The oldest known mechanical puzzle comes from Greece and appeared in the 3rd century BCE. The game consisted of a square divided into 14 parts, the aim was to create different shapes from these pieces. In Iran "puzzle-locks" were made as early as the 17th century. Toys became more widespread with the changing attitudes towards children engendered by the Enlightenment. Children began to be seen as people in and of themselves, as opposed to extensions of their household and that they had a right to flourish and enjoy their childhood; the variety and number of toys that were manufactured during the 18th century rose. He created puzzles on eight themes – the World, Asia, America and Wales, Ireland and Scotland; the rocking horse was developed at the same time in England with the wealthy as it was thought to develop children's balance for riding real horses. Blowing bubbles from leftover washing up soap became a popular pastime, as shown in the painting The Soap Bubble by Jean-Baptiste-Siméon Chardin.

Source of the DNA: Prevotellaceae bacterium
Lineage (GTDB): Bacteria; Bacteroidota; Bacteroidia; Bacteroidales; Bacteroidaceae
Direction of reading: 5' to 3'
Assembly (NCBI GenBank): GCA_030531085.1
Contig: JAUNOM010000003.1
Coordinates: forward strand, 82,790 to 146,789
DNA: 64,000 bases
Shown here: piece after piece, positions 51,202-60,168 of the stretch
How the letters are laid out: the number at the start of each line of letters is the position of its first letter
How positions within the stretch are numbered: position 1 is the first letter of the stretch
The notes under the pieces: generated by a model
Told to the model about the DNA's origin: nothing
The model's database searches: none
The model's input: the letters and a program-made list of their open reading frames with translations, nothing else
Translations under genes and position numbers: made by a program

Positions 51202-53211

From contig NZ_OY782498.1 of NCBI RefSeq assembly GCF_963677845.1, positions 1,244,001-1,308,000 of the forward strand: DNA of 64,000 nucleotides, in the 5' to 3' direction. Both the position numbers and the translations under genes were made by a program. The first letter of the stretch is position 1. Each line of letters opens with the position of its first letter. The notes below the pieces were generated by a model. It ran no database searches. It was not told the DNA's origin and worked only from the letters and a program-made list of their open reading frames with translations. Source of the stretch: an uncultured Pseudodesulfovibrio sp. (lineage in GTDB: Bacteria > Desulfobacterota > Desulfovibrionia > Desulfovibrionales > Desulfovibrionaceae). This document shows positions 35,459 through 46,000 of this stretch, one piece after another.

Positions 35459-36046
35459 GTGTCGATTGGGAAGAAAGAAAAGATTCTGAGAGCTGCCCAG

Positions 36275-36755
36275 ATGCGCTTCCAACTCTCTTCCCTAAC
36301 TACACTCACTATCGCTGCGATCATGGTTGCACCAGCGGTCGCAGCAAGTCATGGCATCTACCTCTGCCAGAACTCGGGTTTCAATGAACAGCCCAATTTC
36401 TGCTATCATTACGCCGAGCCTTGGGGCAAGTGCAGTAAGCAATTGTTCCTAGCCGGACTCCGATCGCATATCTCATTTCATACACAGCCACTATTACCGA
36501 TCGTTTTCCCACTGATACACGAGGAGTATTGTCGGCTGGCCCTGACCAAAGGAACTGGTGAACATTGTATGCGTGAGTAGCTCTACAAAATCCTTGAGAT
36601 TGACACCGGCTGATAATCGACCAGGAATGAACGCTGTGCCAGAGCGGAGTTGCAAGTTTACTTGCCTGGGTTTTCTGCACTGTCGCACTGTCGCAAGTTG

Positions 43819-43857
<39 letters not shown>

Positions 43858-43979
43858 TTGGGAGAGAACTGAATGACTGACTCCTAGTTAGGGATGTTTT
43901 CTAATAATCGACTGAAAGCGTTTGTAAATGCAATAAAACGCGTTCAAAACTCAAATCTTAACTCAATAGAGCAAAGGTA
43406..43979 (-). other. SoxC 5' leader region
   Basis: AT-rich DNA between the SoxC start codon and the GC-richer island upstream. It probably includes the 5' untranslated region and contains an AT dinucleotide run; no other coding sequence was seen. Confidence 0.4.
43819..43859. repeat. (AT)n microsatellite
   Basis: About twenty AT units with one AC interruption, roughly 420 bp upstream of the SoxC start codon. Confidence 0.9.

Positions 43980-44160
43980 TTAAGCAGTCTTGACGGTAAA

Other popular toys included hoops, toy wagons, spinning wheels and puppets. The first board games were produced by John Jefferys in the 1750s, including A Journey Through Europe; the game was similar to modern board games. In the nineteenth century, the emphasis was put on toys that had an educational purpose to them, such as puzzles, books and board games. Religiously themed toys were popular, including a model Noah's Ark with miniature animals and objects from other Bible scenes. With growing prosperity among the middle class, children had more leisure time on their hands, which led to the application of industrial methods to the manufacture of toys. More complex mechanical and optics-based toys were invented. Carpenter and Westley began to mass-produce the kaleidoscope, invented by Sir David Brewster in 1817, had sold over 200,000 items within three months in London and Paris; the company was able to mass-produce magic lanterns for use in phantasmagoria and galanty shows, by developing a method of mass production using a copper plate printing process.